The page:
Leiber, Fritz (Reuter), (Jr.) Sam Moskowitz - Essay

Sam Moskowitz

(Contemporary Literary Criticism)

[Adept's Gambit], built around the characters of The Grey Mouser (personifying Harry Fischer) and the seven-foot sword-wielding giant Fafhrd (the romantic incarnation of Fritz Leiber, Jr.), is beyond question not only the first but the best of the entire series Leiber was to write about these characters…. From the moment that the spell is cast upon Fafhrd that temporarily changes every woman into a pig the instant he kisses her; on to the Grey Mouser's consultation with the seven-eyed Ningauble, gossiper with the Gods, about what to do about it; through the supernatural sword battle with Anara; to the finale, in which the adept turned to a mouse contemplatively evaluates its chances of killing a bear cub, the story is a delight to read.

Leiber's sense of pace, rich background detail, taut battle scenes, fine characterization, fascinating supernatural elements, together with his extraordinary talent for weaving tasteful humor throughout the entire fabric of his story—a talent unsurpassed by any living fantasy writer today—make this a classic fantasy. (p. 290)

In the outline for Gather, Darkness! Leiber suggested an underground using witchcraft and holding up Satan as its idol to overthrow the despotic scientific religion. (p. 293)

Perhaps Leiber was the better merchandiser of such ideas, possibly he was convincing where the others were not, but whatever the reason, and erroneously or not, in the minds of readers he came to be regarded as the transitional author who tied well-known elements of superstition to science in fiction.

Before the appearance of Gather, Darkness! Leiber was regarded as an important writer. That one story placed him among the "big names." Yet, its techniques and stylistic flow are clearly devices taken from Edgar Rice Burroughs; the author keeps two or more situations going simultaneously, carrying them along in alternating chapters. The chase scene in which the hero, Jarles, is rescued from the mob by the old "witch" Mother Jujy is obviously indebted to A. E. van Vogt's treatment in Slan, where Jommy Cross is saved from the mob by Granny. The personality changer used on Jarles is reminiscent of Stanley G. Weinbaum's "attitudinizer" in Point of View. From Leiber's own acrobatic tower in Two Sought Adventure comes the notion of the flexible "haunted" house. But these were merely ingredients that Leiber obtained for the literary stew; the spice he added to flavor it no one could lend him. There is the satire, pitiless in its excoriation of religion, satire deriving from Leiber's own personal observations. There is the cynicism regarding the scientists' ability to do any better than the politicians. There is the humor, mature, not light, not raucous, blending into the story. And there is the gift for characterization, effectively evidenced in Brother Chulian, Jarles, Mother Jujy, and the Familiar. (pp. 293-94)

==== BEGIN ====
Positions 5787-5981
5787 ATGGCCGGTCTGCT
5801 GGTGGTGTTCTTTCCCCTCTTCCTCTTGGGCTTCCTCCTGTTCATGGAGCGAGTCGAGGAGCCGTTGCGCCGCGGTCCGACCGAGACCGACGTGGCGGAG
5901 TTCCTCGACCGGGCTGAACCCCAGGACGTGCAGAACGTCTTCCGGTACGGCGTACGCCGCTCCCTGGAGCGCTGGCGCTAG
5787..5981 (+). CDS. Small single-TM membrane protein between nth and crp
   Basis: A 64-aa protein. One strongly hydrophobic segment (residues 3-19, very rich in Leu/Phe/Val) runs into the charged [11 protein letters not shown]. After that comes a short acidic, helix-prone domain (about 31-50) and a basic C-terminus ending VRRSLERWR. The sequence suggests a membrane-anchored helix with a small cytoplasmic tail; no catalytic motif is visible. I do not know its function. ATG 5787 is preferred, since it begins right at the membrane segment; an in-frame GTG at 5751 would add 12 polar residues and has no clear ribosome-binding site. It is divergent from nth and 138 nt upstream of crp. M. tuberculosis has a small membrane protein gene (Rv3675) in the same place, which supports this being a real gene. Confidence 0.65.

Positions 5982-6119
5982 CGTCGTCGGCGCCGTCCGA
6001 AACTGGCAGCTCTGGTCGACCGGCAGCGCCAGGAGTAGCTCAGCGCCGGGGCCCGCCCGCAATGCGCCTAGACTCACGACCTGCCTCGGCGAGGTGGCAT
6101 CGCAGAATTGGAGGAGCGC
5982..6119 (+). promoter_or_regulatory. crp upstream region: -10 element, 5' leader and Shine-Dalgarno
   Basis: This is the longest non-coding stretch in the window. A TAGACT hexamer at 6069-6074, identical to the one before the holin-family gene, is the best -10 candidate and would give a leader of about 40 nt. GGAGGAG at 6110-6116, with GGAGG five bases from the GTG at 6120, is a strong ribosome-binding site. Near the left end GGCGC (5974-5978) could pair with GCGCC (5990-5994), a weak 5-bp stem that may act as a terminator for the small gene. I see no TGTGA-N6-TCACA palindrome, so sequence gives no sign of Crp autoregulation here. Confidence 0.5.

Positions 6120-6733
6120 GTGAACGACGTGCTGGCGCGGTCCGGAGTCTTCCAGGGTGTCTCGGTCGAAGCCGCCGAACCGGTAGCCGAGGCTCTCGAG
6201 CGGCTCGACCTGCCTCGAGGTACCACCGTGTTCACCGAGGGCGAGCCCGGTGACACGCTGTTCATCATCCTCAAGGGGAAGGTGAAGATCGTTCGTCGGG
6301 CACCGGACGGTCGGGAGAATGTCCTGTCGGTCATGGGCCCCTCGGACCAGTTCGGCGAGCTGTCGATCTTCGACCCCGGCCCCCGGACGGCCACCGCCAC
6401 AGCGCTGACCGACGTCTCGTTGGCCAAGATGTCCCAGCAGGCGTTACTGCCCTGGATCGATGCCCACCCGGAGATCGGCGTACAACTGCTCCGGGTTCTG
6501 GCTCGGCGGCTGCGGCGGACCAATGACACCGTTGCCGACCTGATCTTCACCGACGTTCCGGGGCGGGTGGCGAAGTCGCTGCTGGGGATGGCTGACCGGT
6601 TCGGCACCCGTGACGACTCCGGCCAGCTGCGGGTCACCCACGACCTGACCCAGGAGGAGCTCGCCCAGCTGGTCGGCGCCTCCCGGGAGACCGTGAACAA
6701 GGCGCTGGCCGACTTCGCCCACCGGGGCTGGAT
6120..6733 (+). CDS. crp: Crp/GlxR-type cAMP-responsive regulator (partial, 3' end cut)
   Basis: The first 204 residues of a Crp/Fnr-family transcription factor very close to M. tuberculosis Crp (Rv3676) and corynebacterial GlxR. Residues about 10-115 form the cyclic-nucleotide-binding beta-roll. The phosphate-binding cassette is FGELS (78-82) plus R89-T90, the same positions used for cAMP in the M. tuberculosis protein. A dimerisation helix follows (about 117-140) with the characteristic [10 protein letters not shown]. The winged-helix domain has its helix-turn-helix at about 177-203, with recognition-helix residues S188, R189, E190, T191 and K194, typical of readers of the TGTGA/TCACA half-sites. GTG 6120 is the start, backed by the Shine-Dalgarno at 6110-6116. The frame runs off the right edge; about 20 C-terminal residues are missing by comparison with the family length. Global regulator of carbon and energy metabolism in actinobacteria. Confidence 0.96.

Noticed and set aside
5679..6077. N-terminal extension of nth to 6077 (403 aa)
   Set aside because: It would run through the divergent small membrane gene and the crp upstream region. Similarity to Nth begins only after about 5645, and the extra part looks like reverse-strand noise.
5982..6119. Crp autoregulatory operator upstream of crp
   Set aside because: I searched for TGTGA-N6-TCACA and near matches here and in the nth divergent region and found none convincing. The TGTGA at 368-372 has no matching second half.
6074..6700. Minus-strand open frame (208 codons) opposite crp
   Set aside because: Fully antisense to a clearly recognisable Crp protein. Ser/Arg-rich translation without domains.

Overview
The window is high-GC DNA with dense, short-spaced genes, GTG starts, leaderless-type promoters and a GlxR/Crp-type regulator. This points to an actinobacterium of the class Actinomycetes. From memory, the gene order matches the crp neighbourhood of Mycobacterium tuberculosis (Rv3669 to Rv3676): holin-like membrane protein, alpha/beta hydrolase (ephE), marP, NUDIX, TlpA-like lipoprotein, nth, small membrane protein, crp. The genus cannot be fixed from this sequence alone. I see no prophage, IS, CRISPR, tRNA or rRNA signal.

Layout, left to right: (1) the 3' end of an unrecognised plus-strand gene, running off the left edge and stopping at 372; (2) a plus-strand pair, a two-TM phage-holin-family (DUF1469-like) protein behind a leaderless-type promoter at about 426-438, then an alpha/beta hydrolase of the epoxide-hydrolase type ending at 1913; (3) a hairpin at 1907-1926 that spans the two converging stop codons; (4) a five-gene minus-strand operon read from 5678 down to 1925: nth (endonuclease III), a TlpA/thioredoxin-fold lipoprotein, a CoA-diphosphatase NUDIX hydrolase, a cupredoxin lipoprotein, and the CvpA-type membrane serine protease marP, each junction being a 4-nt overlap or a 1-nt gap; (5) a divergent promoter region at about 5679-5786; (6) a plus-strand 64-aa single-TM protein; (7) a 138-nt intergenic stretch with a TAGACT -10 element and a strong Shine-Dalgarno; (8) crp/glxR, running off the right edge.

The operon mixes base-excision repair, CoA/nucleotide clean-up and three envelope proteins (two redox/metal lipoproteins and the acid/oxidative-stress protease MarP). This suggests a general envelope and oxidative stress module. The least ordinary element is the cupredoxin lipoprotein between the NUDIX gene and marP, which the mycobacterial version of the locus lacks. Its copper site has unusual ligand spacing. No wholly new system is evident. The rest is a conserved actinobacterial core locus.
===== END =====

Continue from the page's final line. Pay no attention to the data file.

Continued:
Only slightly less successful than Gather, Darkness! was Destiny Times Three … to which Business of Killing …, a short story of the contemplated exploitation of simultaneous worlds, was a prelude. A machine built by an Olaf Stapledonian intelligence accidentally fragments the time stream of our planet into a number of "worlds of if," three of which, at least, have duplicated...

(The entire section is 1382 words.)